The price premium for inner city living
Sunday, April 29, 2012/
Across each capital city housing market there is a significant gap between those houses that have the lowest rate/sqm and those that have the highest.
All figures quoted in this report are based on median sale prices over the 12 months to January 2012 and the average lot size of those properties which have sold. Although the analysis doesn’t take into account qualitative factors such as the quality or size of the home, views, state of repair or other factors, the analysis provides a simple proxy for the premiums being paid for housing in certain areas.
Generally it is the inner city suburbs within each capital city which have recorded the highest average rate/sqm over the past year. Not only are these suburbs characterised as being close to the city centre, they have also recorded a subsequent high median selling price and tend to have a fairly small average lot size. As a result of these conditions the rate/sqm is highest in these inner city areas and representative of the premium residents will pay to purchase in these regions even if it means they are acquiring a relatively small lot.
Focusing on those suburbs with the cheapest rate/sqm within the capital cities, it is typically acreage areas and/or those on the outskirts of the city which have made the list. Not only are these suburbs further away from the city but their acreage nature means that demand is typically lower for these properties. It is also important to note that often houses in these areas are not linked to town water and sewerage.
The adjacent tables have detailed the five most expensive and five most affordable suburbs on a rate/sqm basis across each capital city.
The beachside suburb of Tamarama in Sydney recorded the highest rate/sqm ($11,449/sqm) based on a median house price of $4,337,500 and an average lot size of 379sqm over the past year. Tamarama has a relatively limited supply of houses and the fact that many have ocean views has resulted in the high median prices. In recent years the area has also seen the introduction of a lot more small lot housing which has contributed to the higher rates/sqm.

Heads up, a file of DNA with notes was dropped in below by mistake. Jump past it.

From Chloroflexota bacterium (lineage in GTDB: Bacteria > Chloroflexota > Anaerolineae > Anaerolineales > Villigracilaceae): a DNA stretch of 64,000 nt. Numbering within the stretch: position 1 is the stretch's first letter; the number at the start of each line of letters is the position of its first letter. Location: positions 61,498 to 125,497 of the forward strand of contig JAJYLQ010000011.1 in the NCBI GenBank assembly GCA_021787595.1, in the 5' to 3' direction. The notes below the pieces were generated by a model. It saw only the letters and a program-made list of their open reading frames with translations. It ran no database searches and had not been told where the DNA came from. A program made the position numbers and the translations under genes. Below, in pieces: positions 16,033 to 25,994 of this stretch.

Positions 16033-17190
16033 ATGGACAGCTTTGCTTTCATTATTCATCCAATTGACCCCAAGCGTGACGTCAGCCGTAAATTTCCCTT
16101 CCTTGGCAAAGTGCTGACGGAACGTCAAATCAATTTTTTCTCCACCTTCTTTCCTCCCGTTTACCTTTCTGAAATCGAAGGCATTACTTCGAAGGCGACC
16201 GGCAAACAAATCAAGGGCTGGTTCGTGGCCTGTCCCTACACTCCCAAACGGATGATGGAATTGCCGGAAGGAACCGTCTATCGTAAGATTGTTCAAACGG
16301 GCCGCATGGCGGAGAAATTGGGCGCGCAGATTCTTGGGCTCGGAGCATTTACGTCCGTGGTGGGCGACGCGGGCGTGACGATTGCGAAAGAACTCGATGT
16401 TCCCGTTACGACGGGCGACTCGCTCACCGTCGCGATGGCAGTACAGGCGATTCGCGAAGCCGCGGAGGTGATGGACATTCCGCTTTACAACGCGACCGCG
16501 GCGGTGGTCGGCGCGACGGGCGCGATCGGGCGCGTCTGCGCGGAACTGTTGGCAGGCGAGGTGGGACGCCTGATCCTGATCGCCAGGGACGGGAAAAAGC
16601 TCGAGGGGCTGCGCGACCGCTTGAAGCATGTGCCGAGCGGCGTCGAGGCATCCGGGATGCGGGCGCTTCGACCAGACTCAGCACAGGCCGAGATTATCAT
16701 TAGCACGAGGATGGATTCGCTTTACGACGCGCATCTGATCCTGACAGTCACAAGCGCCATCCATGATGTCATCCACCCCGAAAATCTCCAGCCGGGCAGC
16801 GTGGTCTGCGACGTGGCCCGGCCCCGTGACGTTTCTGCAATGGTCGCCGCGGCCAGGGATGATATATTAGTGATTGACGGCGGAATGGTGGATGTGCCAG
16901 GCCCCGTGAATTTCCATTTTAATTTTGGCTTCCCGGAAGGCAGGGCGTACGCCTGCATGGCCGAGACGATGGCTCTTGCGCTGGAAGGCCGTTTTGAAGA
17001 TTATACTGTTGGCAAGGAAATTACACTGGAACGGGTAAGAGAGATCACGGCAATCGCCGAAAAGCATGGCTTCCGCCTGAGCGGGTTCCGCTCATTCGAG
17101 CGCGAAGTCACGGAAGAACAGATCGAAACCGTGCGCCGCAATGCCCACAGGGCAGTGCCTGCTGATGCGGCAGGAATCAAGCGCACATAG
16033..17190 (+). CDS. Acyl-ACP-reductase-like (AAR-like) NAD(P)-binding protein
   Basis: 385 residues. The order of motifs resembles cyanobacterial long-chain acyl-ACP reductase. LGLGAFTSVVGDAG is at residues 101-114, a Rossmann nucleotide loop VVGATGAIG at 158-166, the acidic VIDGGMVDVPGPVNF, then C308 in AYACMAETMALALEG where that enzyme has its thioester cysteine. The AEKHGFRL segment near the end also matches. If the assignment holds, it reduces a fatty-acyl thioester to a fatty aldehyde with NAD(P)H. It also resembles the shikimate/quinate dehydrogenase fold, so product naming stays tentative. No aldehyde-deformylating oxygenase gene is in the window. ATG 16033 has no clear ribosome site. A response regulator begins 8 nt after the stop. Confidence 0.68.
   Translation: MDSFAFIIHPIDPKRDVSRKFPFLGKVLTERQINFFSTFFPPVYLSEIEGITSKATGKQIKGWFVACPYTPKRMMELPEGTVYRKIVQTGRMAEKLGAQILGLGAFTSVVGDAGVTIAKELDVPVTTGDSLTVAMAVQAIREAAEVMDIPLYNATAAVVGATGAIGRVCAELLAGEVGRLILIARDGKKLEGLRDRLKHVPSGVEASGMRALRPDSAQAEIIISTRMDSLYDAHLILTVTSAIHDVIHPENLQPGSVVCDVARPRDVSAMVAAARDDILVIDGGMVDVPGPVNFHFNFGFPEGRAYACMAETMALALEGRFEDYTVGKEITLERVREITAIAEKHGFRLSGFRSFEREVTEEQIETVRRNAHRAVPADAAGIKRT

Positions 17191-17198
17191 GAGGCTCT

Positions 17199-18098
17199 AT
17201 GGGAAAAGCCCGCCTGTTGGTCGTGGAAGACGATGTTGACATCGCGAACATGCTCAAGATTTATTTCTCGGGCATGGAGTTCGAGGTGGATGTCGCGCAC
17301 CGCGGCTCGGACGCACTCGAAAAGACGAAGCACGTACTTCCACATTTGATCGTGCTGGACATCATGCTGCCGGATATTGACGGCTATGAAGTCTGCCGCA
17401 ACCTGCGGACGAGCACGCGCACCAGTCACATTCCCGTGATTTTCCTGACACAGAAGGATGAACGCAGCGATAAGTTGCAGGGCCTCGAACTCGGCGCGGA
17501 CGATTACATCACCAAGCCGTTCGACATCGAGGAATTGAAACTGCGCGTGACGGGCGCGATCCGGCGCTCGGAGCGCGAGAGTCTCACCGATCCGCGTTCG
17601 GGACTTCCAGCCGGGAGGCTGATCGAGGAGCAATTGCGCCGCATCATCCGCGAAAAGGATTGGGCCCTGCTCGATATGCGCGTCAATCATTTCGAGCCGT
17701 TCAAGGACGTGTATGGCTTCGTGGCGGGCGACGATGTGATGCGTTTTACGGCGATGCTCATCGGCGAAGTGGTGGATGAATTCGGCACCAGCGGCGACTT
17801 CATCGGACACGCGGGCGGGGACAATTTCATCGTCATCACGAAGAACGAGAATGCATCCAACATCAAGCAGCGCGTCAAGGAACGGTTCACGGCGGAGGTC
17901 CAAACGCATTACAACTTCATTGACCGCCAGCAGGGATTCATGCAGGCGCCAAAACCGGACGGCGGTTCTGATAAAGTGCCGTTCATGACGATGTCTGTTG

In fact, the five most expensive suburbs on a rate/sqm basis in Sydney were more expensive than any other suburbs across the other capital cities capital cities.
Sydney and Melbourne were the only two cities to have suburbs with an average rate/sqm of more than $5,000. Across Sydney, 26 suburbs had a rate/sqm in excess of $5,000 and in Melbourne seven suburbs did. Not surprisingly, all of these suburbs with a rate/sqm in excess of $5,000 were located relatively close to the city centre and many had a relatively small average lot size.
With a median house price of $398,000 and an average lot size of 72,387sqm, Mt Mee in Brisbane had the lowest rate/sqm at just $5/sqm. Although the suburb is undoubtedly desirable, it is located 47 kilometres away from Brisbane and has very little local amenity. The large average lot size of 72,387sqm also contributes to the low rate/sqm. Overall the evident trends are to be expected, residents pay a significant premium to be located close to the city centre and this is reflected by the fact that those suburbs close to the CBD have a much higher rate/sqm compared to those situated further away. Acreage properties on the outskirts of the city on the other hand may have a relatively high median sale price however, the large lot sizes result in a fairly low rate/sqm.
As inner city areas continue to undergo densification we would expect that the rate/sqm in these suburbs will continue to increase. The reason being that not only is demand likely to remain strong and possibly increase for inner city properties but also as many homes get knocked down and replaced by higher density construction, there will be fewer opportunities to purchase houses in these areas. As a result, the prices paid for these homes is likely to be higher as the supply of these homes is actually lower than it has been historically.